OTTAWA – On a Saturday afternoon last February, Prime Minister Stephen Harper sat on a bench in a Chinese zoo, his wife by his side.
On her lap squirmed a baby panda, one paw stretched toward Harper.
He regarded it warily.
The prime minister wasn’t sure how he should approach the furry creature, especially given the cameras whirring to record his every move.
The choices: make friends and shake its paw or smile nicely and do nothing at all. He opted for a compromise approach, reaching around to ruffle its fur.
Fast forward six months to the China National Offshore Oil Co. or CNOOC making a $15.1-billion bid to buy Calgary oil company Nexen.
It was a much bigger bear to contemplate but fallout from the decision would be similar: handle this squirming file well and a positive legacy could be assured. Or accidentally poke the Chinese bear in the eye, and never see it stretch out its hand again.
It was on his trip to China in February that Harper signalled Canada’s willingness to do more business with the Chinese, especially in natural resources.
About the same time, rumours had begun to emerge that CNOOC was going to make a play for Nexen.
Negotiations began in earnest in May as Harper began to turn his thoughts to the influence foreign investment was having in the oilsands.
At a June meeting, he was briefed by a quartet of academics and former civil servants on how to engage Asian economies.
The four thinkers — Derek Burney, Len Edwards, Thomas d’Aquino and Fen Hampson — had just finished a major paper.
Their message: Canada needed to take stock of its approach to make sure the government was furthering the national interest, because the trade and investment coming from Asia was a lot different than what we were accustomed to.
“China and Brazil, for example, have become important new sources of foreign direct investment in Canada through entities that are subject to influence by the policies and objectives of their home governments., i.e. by non-market considerations,” the authors stated.
Harper listened to their recommendations, sources say, and took careful notes.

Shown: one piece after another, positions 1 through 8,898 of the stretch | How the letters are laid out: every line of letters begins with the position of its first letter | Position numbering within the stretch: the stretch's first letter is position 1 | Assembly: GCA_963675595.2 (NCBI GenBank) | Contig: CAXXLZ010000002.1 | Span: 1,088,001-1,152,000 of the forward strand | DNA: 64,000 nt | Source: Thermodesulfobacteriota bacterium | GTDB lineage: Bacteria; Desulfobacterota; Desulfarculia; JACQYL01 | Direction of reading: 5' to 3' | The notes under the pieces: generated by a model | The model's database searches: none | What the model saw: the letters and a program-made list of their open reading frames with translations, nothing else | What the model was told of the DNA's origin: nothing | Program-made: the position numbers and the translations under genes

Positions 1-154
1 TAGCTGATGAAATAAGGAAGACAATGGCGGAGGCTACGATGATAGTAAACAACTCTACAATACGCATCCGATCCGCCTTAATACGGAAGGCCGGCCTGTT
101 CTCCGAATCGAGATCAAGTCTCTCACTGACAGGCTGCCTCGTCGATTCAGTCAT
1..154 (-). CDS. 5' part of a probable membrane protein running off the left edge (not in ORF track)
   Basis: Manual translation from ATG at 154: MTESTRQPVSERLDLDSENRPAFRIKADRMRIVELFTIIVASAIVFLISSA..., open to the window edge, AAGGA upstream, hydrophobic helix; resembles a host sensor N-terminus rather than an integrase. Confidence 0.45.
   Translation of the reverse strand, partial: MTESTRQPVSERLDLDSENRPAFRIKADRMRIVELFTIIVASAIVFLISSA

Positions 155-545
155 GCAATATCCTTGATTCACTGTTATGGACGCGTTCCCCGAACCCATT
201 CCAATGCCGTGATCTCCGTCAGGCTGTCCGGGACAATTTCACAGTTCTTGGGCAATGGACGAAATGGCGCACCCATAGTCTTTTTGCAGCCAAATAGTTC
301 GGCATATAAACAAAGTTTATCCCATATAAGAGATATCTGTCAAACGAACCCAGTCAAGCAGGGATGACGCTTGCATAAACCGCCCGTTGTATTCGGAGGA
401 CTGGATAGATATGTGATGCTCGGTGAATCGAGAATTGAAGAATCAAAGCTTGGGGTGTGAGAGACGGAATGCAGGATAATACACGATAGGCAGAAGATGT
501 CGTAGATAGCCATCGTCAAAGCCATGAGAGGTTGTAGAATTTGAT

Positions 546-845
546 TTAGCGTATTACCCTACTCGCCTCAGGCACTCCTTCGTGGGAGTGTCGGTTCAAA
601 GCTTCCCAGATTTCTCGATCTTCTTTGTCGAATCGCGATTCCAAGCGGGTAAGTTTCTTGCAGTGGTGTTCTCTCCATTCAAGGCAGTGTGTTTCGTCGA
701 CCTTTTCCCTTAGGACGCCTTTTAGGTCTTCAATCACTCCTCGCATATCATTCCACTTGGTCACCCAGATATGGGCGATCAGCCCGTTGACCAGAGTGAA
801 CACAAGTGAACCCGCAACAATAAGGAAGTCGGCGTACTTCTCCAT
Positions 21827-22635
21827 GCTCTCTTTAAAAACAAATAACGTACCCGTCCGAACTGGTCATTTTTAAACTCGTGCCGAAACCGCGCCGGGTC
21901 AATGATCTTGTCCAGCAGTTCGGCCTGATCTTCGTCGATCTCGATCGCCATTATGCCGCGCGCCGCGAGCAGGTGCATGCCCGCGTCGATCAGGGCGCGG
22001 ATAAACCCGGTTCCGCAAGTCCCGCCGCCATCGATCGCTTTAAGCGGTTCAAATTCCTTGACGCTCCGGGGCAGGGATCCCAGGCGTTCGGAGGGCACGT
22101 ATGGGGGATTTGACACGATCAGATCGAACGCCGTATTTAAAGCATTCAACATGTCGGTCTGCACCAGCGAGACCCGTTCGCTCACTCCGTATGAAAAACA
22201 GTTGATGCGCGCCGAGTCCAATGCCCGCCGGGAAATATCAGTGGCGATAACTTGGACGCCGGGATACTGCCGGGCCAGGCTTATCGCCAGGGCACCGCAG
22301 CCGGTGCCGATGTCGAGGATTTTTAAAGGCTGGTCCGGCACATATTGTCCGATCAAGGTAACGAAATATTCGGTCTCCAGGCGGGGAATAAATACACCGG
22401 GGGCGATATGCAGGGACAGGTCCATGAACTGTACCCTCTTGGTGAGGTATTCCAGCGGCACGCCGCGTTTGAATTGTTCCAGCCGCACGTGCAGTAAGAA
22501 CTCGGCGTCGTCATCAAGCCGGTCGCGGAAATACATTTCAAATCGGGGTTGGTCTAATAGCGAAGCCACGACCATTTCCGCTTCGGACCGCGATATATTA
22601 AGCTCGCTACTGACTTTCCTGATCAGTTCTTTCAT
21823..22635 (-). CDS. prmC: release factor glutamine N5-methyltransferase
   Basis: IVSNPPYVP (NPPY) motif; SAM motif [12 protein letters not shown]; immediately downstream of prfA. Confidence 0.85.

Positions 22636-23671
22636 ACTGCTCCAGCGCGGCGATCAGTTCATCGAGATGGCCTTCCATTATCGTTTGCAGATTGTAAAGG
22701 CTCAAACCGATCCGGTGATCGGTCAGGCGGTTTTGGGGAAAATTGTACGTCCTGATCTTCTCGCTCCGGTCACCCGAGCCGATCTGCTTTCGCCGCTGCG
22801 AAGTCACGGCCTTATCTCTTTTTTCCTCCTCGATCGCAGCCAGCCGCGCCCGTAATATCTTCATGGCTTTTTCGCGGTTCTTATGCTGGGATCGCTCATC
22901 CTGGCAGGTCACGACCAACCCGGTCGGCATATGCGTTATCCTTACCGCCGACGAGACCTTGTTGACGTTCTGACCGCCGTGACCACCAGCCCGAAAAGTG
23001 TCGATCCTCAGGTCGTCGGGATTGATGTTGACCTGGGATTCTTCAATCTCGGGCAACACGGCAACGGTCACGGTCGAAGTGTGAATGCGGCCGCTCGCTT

One month later, CNOOC formally launched the $15.1-billion, $27.50-per-share friendly deal.
The very next day, their lobbying began.
CNOOC hired Hill and Knowlton as advisers and the team methodically set about courting public opinion for the deal and figuring out exactly what they needed to do to win it.
It began on Parliament Hill, with meetings with key bureaucrats in Foreign Affairs, Trade, Industry and the Privy Council Office.
Lobbying efforts spread off the Hill as well as they set about wooing key players, like Alberta Premier Alison Redford, considered their first big “get.”
The oil giant was mindful of the failure of Australian mining company BHP Billiton Ltd. to get the Saskatchewan government onside when it bid to take over Potash Corp.
CNOOC was also active at the community level, signing on earlier this spring as a major sponsor of a homeless outreach event in Calgary this fall.
It was in the grassroots where Harper’s political problem lay.
Several members of his caucus — led by influential cabinet minister Jason Kenney — were opposed to the deal.
Some voiced concerned about Canada doing business with a company owned by a state notorious for human-rights abuses.
“I am strongly opposed to this deal, and I have raised my concerns directly with Cabinet as well as with the Prime Minister … due to China’s dismal record on human rights and freedoms, I take particular exception to allowing a state-owned company from China to purchase a Canadian company,” wrote Tory MP James Bezan in a letter to a constituent.
Others opposed the deal ostensibly on the grounds of Conservative policy.
“My view is that ours is a government that has a philosophical perspective to lessen government ownership when valid to do so, therefore it seems inconsistent to me that we would approve a deal with a buyer that is a state-owned company,” wrote London, Ont., MP Ed Holder in his weekly newsletter to constituents in October.
The challenge for the prime minister was to find the sweet spot between not irritating his core supporters and not closing the door to China.
In November, a familiar refrain began to be heard around official Ottawa whenever talk turned to the deal, a decision which by then had been extended.
“We’re open for business, but not for sale,” became the talking point du jour as it seemed the political tide was turning.
Kenney was asked at the start of December whether his thoughts had changed.
He hinted that Harper had found that sweet spot.
“Our prime minister has consistently articulated a balanced approach to our relationship with China, that emphasizes our commercial interests but also our values in a way that the previous policy was unbalanced, having I think largely neglected the values dimension of the relationship,” Kenney said.
“So I think our prime minister has been very successful in striking a balance that the Canadians are looking for.”
On Friday, Harper announced the government was approving the CNOOC deal as well as one by Malaysian firm Petronas for Calgary-based Progress Energy.
But Canada also effectively closed the door on any future state-owned enterprise involvement in the oilsands.
Much like his encounter with the baby panda, it was a compromise approach: I’ll shake your hand this time, but not again.
Harper acknowledged the balancing act he had to play, and that not everyone was going to be onside with the choice.
“Some believe you are either for foreign investment under all circumstances or that you must be against foreign investment in any circumstance,” he said Friday.
“Practical government rarely permits such simplicity.”